By allowing as how women who procure abortions in a country that bans them ought to receive some punishment, Donald Trump proved once again the validity of Michael Kinsley's definition of a gaffe: "when a politician tells the truth -- some obvious truth he isn't supposed to say."
The obvious truth in this case has to do with the pro-life position that abortion is murder. For if that's the case, how can a woman who voluntarily obtains one not incur some criminal liability?
Let us note at this point that, having touched the third rail of Republican politics (even unto upsetting Ann Coulter), Donald the Tough jumped back like a debutante who's seen a mouse. No no, he said, serving up the pro-life boilerplate, if abortion is banned, “the doctor or any other person performing this illegal act upon a woman would be held legally responsible, not the woman. The woman is a victim in this case as is the life in her womb.”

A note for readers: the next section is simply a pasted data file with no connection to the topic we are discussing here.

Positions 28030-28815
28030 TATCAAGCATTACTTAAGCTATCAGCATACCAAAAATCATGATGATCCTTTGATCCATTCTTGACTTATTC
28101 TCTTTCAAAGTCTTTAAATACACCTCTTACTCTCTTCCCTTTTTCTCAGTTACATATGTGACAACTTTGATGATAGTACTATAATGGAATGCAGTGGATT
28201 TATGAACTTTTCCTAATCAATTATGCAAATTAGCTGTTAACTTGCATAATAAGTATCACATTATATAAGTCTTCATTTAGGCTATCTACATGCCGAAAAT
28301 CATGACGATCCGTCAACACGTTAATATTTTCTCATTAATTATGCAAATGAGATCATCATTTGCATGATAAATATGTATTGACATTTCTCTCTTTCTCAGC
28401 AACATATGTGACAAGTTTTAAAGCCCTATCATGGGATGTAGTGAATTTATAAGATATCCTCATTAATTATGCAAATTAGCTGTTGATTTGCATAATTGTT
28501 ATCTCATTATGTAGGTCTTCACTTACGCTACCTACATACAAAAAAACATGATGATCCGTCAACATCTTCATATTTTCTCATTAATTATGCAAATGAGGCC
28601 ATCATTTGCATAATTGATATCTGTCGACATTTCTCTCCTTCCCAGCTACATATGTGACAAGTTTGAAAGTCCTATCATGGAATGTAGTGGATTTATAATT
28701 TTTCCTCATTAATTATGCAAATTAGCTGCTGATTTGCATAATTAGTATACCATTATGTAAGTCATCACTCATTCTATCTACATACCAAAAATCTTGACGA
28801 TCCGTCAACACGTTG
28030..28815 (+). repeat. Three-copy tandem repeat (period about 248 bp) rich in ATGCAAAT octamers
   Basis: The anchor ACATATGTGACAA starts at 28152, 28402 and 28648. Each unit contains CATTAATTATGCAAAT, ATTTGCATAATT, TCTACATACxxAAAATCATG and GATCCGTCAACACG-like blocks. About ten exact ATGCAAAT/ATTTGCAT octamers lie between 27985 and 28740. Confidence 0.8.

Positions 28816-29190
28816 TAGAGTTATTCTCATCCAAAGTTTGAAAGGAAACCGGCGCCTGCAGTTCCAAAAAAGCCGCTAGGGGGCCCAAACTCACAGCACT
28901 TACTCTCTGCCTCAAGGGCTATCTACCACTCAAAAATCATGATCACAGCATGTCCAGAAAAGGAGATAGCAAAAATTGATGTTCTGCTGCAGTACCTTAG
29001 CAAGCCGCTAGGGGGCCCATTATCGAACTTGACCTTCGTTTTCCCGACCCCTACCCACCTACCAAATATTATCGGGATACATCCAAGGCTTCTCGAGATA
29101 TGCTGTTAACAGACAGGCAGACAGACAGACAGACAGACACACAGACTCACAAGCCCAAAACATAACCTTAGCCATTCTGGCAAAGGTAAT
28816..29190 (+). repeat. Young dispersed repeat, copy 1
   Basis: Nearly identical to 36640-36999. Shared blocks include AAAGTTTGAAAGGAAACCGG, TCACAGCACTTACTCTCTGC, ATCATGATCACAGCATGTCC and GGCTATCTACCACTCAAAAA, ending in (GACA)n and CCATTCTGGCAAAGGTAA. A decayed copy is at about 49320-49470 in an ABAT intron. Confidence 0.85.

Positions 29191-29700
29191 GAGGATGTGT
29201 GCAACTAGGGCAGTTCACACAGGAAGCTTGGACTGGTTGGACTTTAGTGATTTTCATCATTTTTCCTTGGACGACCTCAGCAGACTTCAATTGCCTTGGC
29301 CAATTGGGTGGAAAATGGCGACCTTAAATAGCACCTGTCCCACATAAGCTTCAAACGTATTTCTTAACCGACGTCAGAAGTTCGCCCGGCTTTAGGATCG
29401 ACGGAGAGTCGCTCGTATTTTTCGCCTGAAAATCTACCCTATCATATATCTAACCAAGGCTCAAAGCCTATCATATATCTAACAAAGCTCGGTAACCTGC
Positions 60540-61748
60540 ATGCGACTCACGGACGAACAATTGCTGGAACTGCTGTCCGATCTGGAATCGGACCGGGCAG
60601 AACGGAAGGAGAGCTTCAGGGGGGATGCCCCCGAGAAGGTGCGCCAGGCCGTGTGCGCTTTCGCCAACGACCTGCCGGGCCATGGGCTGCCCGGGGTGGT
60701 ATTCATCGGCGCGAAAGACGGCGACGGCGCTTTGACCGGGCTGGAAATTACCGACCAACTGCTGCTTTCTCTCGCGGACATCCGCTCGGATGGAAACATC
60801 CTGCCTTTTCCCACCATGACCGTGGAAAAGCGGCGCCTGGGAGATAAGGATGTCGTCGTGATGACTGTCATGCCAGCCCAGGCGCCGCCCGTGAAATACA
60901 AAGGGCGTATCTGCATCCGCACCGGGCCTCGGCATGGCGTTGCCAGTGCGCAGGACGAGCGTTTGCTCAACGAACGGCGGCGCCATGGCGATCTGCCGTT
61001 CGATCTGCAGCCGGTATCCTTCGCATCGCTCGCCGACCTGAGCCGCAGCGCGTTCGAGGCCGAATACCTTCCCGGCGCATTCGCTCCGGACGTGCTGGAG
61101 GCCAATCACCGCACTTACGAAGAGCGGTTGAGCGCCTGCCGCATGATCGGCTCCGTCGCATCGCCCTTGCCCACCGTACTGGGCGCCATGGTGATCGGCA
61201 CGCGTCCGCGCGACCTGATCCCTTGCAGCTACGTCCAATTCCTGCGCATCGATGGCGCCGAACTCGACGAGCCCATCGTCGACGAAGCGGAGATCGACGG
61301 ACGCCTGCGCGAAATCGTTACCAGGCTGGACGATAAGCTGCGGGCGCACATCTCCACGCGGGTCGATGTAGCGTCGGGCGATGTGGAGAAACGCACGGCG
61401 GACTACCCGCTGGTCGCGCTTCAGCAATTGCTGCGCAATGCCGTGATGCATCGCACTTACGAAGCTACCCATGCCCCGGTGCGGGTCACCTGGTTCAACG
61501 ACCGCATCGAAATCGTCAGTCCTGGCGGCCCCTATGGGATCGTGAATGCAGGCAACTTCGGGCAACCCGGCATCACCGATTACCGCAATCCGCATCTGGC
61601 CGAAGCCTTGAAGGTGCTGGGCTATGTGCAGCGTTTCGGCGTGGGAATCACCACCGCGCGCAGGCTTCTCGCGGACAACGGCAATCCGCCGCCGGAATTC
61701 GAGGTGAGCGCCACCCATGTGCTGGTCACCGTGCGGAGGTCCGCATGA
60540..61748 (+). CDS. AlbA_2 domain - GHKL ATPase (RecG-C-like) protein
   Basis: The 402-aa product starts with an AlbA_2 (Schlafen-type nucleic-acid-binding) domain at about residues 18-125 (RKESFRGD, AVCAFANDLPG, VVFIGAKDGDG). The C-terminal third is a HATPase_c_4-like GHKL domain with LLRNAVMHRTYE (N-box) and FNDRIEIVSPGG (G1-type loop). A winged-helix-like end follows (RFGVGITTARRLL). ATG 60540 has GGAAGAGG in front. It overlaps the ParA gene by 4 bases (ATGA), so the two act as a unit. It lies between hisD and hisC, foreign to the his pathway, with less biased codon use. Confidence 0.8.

So who's legally responsible when a woman self-aborts by taking one of those abortion pills that the FDA just made it easier to obtain? Or should we also absolve of legal responsibility the woman who kills her baby after a live birth?
The reason why Marjorie Dannenfelser of the Susan B. Anthony List, Jeanne Mancini of the March for Life, et al. were so distressed by Trump's remark is that they know that it would be death for the pro-life movement if they advocated even the slightest punishment for a woman who chooses, for whatever reason, to terminate her pregnancy -- or, as they would have it, to murder the unborn person in her womb.
If you think abortion is murder, it's a lie to pretend that every woman who gets one is an innocent victim. In his naiveté, Donald Trump failed to pretend. He told the truth.